Smart Ideas: Trump’s Enemies List

AP Photo/Evan Vucci
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March 19, 2018, 8 p.m.

Trump checking off names on his enemies list

Jonathan Chait, writing for New York Magazine

Trump’s firing of former acting FBI director Andrew McCabe, along with lawyer John Dowd’s comments calling for the firing of Robert Mueller, is another example of Trump taking out his enemies one by one until Mueller finally falls. “[T]hose who doubt he will finally take the plunge are making the mistake of judging Trump by the standards of a normal president and not his own demonstrated pathologies,” one of which is a demand for complete loyalty among the federal law enforcement apparatus. “Since the firing of James Comey, the staff members around Trump have managed to placate, delay, or contain some of these impulses. But nearly every reporter following the White House now agrees that Trump is moving into a new phase of his presidency,” one in which he trusts nothing but his own impulses while ignoring “people who consider him a moron or are trying to save the country from his madness.”

Putin wants to make Russia great again

Shaun Walker, interviewed on NPR

Ordinary Russians are struggling to get by, but they don’t blame Vladimir Putin. The leader, who has been in power for nearly 18 years, remains “able to portray himself as a man who is fighting the system, rather than the man who is embodying the system.” That’s largely due to the war narrative he’s constructed. As soon as Putin entered office, he began using symbols from “the victory of the second World War as a kind of national building block.” The “Russia first” message, which led to the annexation of Crimea, has become “an integral part of Russian psyches,” and it’s impossible to understand his success without it.

Russian President Vladimir Putin speaks to supporters during a rally near the Kremlin on Sunday. AP Photo/Alexander Zemlianichenko

No information without reputation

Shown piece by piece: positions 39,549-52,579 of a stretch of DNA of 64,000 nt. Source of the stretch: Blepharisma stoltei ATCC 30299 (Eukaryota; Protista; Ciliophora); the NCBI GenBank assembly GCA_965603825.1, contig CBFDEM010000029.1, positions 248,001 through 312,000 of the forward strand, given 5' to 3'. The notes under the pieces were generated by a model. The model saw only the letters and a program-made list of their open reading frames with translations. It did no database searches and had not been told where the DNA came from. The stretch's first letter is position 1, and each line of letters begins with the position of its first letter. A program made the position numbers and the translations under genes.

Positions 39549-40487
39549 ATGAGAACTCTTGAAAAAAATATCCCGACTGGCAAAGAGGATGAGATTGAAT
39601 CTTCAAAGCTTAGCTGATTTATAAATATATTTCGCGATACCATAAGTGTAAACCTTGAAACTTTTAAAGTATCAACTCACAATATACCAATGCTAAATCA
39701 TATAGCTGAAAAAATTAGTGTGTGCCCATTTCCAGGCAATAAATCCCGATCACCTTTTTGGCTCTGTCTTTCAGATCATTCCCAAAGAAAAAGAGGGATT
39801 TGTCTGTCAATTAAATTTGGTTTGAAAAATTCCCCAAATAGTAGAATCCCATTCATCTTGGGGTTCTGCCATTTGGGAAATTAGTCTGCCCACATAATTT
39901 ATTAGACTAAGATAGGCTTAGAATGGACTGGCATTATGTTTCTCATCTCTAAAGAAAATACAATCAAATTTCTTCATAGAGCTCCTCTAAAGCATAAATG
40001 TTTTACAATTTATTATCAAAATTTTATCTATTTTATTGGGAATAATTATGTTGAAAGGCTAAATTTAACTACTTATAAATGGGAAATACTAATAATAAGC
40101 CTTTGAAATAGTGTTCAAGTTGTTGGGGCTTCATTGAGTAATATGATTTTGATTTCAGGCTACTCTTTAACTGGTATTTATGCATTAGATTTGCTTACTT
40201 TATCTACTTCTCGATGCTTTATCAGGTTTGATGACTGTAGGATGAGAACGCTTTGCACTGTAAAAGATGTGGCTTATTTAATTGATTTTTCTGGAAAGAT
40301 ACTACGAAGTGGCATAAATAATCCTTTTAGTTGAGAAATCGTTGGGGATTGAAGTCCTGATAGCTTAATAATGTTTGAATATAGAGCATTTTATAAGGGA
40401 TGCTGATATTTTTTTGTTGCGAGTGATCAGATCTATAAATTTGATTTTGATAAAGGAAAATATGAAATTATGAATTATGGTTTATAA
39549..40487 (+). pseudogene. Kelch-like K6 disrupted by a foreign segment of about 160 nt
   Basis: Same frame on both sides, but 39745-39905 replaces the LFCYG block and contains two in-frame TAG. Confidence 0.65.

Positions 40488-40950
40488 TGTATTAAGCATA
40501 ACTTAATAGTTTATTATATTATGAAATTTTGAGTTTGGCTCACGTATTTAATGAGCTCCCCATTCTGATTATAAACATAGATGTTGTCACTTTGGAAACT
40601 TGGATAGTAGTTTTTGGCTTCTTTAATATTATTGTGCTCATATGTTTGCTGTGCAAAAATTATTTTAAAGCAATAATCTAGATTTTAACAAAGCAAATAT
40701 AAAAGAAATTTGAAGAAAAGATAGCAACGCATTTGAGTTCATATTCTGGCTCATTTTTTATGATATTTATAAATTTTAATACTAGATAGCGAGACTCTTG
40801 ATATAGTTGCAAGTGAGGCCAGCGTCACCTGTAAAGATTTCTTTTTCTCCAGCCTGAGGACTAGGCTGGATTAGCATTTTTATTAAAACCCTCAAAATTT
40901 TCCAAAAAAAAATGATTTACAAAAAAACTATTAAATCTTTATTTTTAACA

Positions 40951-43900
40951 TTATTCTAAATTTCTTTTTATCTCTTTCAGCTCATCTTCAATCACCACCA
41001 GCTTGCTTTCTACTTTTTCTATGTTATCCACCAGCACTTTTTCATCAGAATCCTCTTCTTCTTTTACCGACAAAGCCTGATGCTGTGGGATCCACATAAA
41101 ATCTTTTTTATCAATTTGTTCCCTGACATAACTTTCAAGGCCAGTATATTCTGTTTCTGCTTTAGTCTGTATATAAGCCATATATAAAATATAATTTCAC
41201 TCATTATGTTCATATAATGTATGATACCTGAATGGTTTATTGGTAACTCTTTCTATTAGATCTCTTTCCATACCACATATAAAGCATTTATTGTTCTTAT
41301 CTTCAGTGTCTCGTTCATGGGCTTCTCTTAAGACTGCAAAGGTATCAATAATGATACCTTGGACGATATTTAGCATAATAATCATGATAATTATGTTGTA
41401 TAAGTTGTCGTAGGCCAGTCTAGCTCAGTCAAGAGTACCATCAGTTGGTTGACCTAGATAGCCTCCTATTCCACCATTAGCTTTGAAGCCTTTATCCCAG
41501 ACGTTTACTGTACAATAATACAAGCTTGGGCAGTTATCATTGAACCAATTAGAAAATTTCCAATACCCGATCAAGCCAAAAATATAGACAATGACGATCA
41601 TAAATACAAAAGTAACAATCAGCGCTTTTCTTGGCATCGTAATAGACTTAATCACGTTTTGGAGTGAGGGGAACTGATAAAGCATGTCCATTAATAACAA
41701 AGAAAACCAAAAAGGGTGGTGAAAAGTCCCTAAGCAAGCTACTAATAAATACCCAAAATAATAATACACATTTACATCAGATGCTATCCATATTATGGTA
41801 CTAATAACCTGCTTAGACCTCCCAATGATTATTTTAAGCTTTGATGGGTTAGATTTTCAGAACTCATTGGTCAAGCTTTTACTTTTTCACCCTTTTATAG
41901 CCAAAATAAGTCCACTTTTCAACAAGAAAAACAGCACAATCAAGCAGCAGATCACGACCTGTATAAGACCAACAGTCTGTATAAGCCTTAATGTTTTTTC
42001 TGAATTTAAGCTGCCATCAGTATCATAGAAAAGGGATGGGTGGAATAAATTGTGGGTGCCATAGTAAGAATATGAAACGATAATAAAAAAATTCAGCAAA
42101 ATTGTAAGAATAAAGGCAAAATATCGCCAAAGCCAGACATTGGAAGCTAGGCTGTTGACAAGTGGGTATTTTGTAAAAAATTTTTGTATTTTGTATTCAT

Gloria Origgi, writing for Aeon

The information age has revealed a “paradox,” that “the greater the amount of information that circulates, the more we rely on so-called reputational devices to evaluate it.” The sheer volume of information available renders us more dependent on other people to filter and evaluate it. In fact, “reputation has become a central pillar of collective intelligence today. It is the gatekeeper to knowledge, and the keys to the gate are held by others.”

A blocked Facebook window in Colombo, Sri Lanka AP Photo/Eranga Jayawardena

Not here to make friends

Paul Waldman, writing for The Week

Nancy Pelosi’s continuing unpopularity among both Republicans and parts of her own party is of no concern to her. “She has good reason. We just saw yet another election in which Republicans tried everything they could do to tie the Democratic candidate to Pelosi, and he won anyway.” There is “zero evidence” Republican attacks on Democratic House candidates as Pelosi stooges actually work, and their own leader, Paul Ryan, “is just as unpopular as Pelosi.” However, there is “a reasonable argument to be made that it’s time for Pelosi to step aside” for a younger generation of party leaders, perhaps by saying she’ll stay on through the 2020 election, “which would allow her to use her skills of opposition to fight the Trump administration while preparing the ground for a successor to take over.”

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